Thursday, December 16, 2004

Percolating like thick coffee

Many thoughts in my brain, some deep some shallow. Having the worst time getting any of it into coherant form.

Feeling very lonely today, even though I know my beloved will be here until Sunday.

A few small edits to make to my story. What do you *do* when a Hugo nominee says "this is damn good, go forth and get it published!"? Friend or not, he knows from writing, and his praise really made me re-evaluate my thought of myself as a cruddy writer.

I mean, I tossed that thing out in a few hours, it *can't* ge good, right? When did I get myself into this rut of thinking nothing I did was worthy of anything?

Saturday, December 11, 2004


Well, this is it. The last week to get the apartment packed up. Tomorrow I get to Hunt Down Boxes. The Mousie is increasingly stressed and volatile, which makes for a stressed an volitile mommy. Poor buglet really doesn't understand what's happenening. And I haven't heard *anything* for DDS up in Seattle yet. *fret*.

I'm... ambivilant about Seattle. It's not at all a comfortable city like Portland is. Adobe, however, kicketh much ass, and I was all geeky fangirl at being shown around. Emphasised the regret of never having finished my Graphic Design degree. That's probably why I've been kicking out so much in my deviantart account. Blade brought me the Illustrator and Photopshop CIBs to work with. Maybe eventually I'll consider taking the Adobe Certified Expert tests.

Wednesday, December 08, 2004

Fortuitous Postings

Because timing is everything, this essay on Christian Fundamentalism & Politics came across my desktop. And before you protest that it's just another non-Christian spouting things he doesn't understand, let me reassure you that this is a scholarly, well thought out, thought provoking work. Thoughs should be provoked on a regular basis, angry bees, not so much.

Christians in the Hands of an Angry God
Part One
Part Two
Part Three
Part Four

I offer these up for friendly perusal. Unfortunately I'm going to be focused on packing (gah Seattle move)for a while, so I'll not be able to dive into any really deep discussion. Feel free to carry on on your own.

A Perfect God

(from a conversation with rsjm)
There's probably no way to express my thoughts on sin without offending, so I'm sorry in advance.

A perfect god doesn't need sin. Nor does god need worship or sacrifice or dietary laws any of those other things humans do to try and show god (and themselves) that they believe.

What most people think of as sins, are either just rules made by priests and leaders as ways to keep the population in line, making them think the way the people in power want them to, or rules we make for ourselves so we feel we're in step with 'God's Will'. Even the Ten Commandments boil down to the concept "play nice". It's a simple truth. Play nice.

Why would a perfect god care if you wear your hair long, or eat meat on Friday or not, or if you've ever been married before? Why would god care about my sex life? These things are so far beneath god. A perfect god takes us one on one, yet sees us as part of the whole. A perfect god has no need to judge or punish, because those things are human concepts. A perfect god sees and measures us in ways we can't possibly imagine. And a perfect god can reach into us, reguardless of what we believe.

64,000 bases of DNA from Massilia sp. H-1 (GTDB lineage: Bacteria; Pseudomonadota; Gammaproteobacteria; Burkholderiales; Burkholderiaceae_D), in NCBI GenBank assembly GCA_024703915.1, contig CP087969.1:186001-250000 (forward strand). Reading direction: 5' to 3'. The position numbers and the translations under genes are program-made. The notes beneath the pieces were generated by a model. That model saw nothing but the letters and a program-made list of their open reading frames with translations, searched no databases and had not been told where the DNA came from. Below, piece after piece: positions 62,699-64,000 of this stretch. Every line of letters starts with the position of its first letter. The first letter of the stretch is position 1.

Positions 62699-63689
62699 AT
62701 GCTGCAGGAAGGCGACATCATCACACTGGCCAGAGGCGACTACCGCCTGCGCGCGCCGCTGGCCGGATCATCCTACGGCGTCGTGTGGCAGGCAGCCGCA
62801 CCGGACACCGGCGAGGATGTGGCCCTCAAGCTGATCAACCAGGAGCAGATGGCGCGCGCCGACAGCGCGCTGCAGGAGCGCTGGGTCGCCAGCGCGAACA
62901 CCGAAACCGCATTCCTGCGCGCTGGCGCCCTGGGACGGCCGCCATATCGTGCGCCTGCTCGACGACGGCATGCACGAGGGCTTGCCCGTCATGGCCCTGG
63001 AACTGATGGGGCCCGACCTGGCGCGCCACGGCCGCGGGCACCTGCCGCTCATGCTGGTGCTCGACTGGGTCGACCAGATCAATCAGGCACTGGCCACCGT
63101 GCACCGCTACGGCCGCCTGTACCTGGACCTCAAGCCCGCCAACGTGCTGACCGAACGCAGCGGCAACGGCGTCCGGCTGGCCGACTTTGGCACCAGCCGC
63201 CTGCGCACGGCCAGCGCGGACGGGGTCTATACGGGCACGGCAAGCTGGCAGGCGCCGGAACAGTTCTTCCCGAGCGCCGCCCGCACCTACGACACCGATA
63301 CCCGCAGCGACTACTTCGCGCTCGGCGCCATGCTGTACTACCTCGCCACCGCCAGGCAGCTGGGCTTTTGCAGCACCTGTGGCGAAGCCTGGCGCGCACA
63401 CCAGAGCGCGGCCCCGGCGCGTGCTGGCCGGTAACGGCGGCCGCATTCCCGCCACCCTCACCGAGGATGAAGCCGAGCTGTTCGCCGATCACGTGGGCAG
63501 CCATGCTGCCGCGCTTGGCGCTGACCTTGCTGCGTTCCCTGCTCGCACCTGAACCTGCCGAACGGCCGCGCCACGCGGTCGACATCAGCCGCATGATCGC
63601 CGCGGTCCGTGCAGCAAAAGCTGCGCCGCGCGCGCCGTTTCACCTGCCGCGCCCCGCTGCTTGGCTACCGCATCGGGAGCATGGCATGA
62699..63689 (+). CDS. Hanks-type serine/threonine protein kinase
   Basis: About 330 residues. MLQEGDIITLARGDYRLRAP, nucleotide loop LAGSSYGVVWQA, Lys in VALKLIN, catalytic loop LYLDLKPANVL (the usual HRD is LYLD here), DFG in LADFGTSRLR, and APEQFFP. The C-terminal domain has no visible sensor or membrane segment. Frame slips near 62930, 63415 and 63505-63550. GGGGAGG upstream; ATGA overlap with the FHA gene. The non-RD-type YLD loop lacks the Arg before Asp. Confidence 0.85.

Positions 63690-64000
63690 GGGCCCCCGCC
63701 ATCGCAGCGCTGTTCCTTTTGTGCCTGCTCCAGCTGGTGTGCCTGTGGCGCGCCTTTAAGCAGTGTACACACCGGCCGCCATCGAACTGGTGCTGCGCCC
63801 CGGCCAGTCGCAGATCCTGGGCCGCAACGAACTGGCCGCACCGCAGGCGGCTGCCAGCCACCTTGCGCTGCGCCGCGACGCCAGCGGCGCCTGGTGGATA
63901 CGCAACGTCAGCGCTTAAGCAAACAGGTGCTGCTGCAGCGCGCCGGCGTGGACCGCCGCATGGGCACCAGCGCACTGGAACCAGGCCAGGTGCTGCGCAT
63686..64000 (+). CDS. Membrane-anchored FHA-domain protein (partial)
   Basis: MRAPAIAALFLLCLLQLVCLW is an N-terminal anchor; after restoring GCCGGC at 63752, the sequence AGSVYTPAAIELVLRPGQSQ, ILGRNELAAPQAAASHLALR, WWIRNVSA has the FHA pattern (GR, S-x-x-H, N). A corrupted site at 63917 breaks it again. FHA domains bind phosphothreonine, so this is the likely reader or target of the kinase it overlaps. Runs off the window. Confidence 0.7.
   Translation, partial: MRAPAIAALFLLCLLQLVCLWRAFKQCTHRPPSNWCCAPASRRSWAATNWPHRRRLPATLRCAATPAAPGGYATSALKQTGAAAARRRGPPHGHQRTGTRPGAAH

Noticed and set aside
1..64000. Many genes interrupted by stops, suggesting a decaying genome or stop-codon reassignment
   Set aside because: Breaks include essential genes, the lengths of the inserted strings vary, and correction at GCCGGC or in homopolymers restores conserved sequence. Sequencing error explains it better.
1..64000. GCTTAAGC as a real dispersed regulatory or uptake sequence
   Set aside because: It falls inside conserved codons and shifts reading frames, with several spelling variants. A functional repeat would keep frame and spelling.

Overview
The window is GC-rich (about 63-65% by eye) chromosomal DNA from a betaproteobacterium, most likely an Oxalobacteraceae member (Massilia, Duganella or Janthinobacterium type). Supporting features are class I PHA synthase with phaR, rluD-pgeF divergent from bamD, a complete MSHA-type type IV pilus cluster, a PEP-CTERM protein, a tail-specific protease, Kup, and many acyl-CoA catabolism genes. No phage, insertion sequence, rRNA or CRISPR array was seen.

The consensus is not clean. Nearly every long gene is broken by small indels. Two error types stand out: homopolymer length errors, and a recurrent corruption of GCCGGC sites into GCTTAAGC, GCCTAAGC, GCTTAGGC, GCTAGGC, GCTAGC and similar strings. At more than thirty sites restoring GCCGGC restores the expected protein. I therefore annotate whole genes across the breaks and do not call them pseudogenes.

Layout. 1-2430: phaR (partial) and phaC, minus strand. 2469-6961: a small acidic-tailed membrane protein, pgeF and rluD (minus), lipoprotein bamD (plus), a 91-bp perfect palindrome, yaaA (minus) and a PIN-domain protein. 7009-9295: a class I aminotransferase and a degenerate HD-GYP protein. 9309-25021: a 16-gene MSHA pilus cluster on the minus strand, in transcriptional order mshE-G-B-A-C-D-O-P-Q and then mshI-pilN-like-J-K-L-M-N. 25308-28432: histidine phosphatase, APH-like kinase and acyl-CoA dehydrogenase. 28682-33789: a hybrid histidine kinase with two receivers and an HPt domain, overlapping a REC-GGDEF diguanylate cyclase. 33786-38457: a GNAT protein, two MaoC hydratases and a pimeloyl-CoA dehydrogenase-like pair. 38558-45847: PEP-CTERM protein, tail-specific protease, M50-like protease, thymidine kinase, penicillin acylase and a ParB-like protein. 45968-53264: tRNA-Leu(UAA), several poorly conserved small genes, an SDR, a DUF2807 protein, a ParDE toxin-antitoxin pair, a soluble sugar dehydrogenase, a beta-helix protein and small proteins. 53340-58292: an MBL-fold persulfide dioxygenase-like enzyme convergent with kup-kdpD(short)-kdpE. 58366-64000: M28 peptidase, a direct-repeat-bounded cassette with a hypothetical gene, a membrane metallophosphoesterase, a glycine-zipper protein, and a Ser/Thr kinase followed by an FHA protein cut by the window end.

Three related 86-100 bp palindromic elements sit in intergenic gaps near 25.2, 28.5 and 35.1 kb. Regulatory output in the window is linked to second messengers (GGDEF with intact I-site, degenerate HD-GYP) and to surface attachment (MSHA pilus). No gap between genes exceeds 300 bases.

I think what we, as humans, can do, is find that spark of the perfect god inside of us. Each of us will find it in different ways. R's found it in Christianity, and it's good for him. Even an internet bystander like me can see that joy and strength it brings to his life. He's reached the spark. And there are places you can go, churches, mosques, forest shrines, rivers, where you can feel the tangible warmth of that spark, even if it's not a place of faith for you.

I feel it is wrongwrongwrong to follow a religious path that brings you no joy, and doesn't cause that upwelling of spirit. If following your path's steps doesn't make you feel closer to god, on a personal level, then you need to re-examine your path.

Father Greeley talks about it in his books (from a Catholic perspective) as a "passionate love affair with God". If you're not feeling that, you've not found god.

When I touch that spark it is the most powerful, amazing, all encompassing sence of warmth, peace and perfection you can possibly imagine. My heart and soul knows I've touched eternity. I know, and I believe with my whole being in that spark, I'm just still learning how I want to express my connection to that spark in an outward way.

Wednesday, November 10, 2004

"If this is a trial of my abilities, the gods have an overinflated sense of my importance"

God never gives you anything you can't handle.

I've heard this several times recently, and frankly, it pisses me off. I know it comes from a position of wanting to confort, and acknowledge someones inner strength, but like some of the things said to people after birth losses... it's just damn annoying.

It sets this bar of "Well *God* thinks you can do this, so why aren't you?" It lays down a framework for feeling like a failure, fo feeling ashamed that you're not 'handling' it.

How does someone who's having a difficult time with a situation feel safe turning to their community, and saying "I need help", if there's this perception that we can take whatever the universe dishes out at us?

Friday, October 15, 2004

The Word of God

From desert cliff and mountaintop we trace the wide design,
Strike-slip fault and overthrust and syn and anticline...
We gaze upon creation where erosion makes it known,
And count the countless aeons in the banding of the stone.
Odd, long-vanished creatures and their tracks & shells are found;
Where truth has left its sketches on the slate below the ground.
The patient stone can speak, if we but listen when it talks.
Humans wrote the Bible; God wrote the rocks.

There are those who name the stars, who watch the sky by night,
Seeking out the darkest place, to better see the light.
Long ago, when torture broke the remnant of his will,
Galileo recanted, but the Earth is moving still
High above the mountaintops, where only distance bars,
The truth has left its footprints in the dust between the stars.
We may watch and study or may shudder and deny,
Humans wrote the Bible; God wrote the sky.

By stem and root and branch we trace, by feather, fang and fur,
How the living things that are descend from things that were.
The moss, the kelp, the zebrafish, the very mice and flies,